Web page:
I have a confession to make. Before researching this post I had only the most rudimentary understanding of leap years. Digging deep into the recesses of my educational memory I recalled that the time it takes for the earth to travel around the sun differs slightly from our 365 days, so we add an extra day every four years to keep the calendar on track.
Good basic knowledge. I’m sure I’d make my science teacher proud.
Writing a blog gives me a perfect excuse to dig around the internet about random things, especially the kind of general knowledge most everyone else remembers from elementary school. Google is a good friend of mine.
Facts about leap years that I learned this weekend:
- The Earth takes approximately 365.242189 days – or 365 days, 5 hours, 48 minutes, and 45 seconds – to travel around the sun one time. (I can’t quite wrap my brain around all 6 of those decimal places.)
- Without adding the leap day every four years we’d lose about 6 hours per calendar year. After 100 years our calendar would be off track by approximately 24 days, so basically we would lose an entire month per century. I wonder which one they’d skip.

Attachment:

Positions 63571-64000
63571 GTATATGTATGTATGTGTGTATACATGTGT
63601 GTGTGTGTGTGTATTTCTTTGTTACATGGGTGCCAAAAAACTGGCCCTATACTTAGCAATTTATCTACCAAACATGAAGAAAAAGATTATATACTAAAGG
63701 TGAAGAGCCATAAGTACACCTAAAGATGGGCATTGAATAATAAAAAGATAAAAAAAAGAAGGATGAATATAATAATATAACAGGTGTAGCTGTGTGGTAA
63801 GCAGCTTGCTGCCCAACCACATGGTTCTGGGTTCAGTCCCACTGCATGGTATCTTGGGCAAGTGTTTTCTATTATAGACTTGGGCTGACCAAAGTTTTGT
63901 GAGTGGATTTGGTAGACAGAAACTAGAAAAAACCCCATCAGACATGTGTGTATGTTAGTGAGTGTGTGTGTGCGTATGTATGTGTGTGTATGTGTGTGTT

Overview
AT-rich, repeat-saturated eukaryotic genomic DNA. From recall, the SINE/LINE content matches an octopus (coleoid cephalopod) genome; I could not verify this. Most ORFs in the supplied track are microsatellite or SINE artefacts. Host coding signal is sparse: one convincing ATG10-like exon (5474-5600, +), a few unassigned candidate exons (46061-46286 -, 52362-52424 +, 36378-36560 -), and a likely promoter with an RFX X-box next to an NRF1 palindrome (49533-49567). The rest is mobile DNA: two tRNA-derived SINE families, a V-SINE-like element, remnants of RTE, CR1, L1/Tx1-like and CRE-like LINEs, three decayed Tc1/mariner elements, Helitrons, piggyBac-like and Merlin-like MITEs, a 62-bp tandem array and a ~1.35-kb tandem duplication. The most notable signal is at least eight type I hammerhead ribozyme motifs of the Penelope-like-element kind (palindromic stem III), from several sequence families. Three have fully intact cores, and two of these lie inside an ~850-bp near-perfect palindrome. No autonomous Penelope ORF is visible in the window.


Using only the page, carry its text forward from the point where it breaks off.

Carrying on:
- Julius Caesar initiated the first leap year over 2,000 years ago. (“I came, I saw, I conquered…and in my spare time I padded every fourth February.”)
All interesting facts about leaps years, sure, but not earth shattering. What did take me by surprise was the algorithm used to determine which years qualify for that extra day in February. It had me flashing back to high school math proofs.
Apparently three criteria must be considered before declaring a leap year for the Gregorian calendar:
- The year can be evenly divided by 4.
- If the year can be evenly divided by 100, it is NOT a leap year, unless;
- The year is also evenly divisible by 400. Then it is a leap year.
Um, okay. When the kids ask, I think I’ll just stick to that whole “every four years” thing. Otherwise we’d be looking at a whole new memory device…
30 days hath September,
April, June, and November;
All the rest have 31,
Except February alone.
Which only has but 28 days clear
And 29 in each leap year.
[As long as the year divides evenly by 4,
NOT by 100, which would close that door,
Unless 400 divides it also quite even,
Which makes it a Leap Year, you’d best be believin’!]
Rolls right off the tongue, doesn’t it.
Source: What is a Leap Year?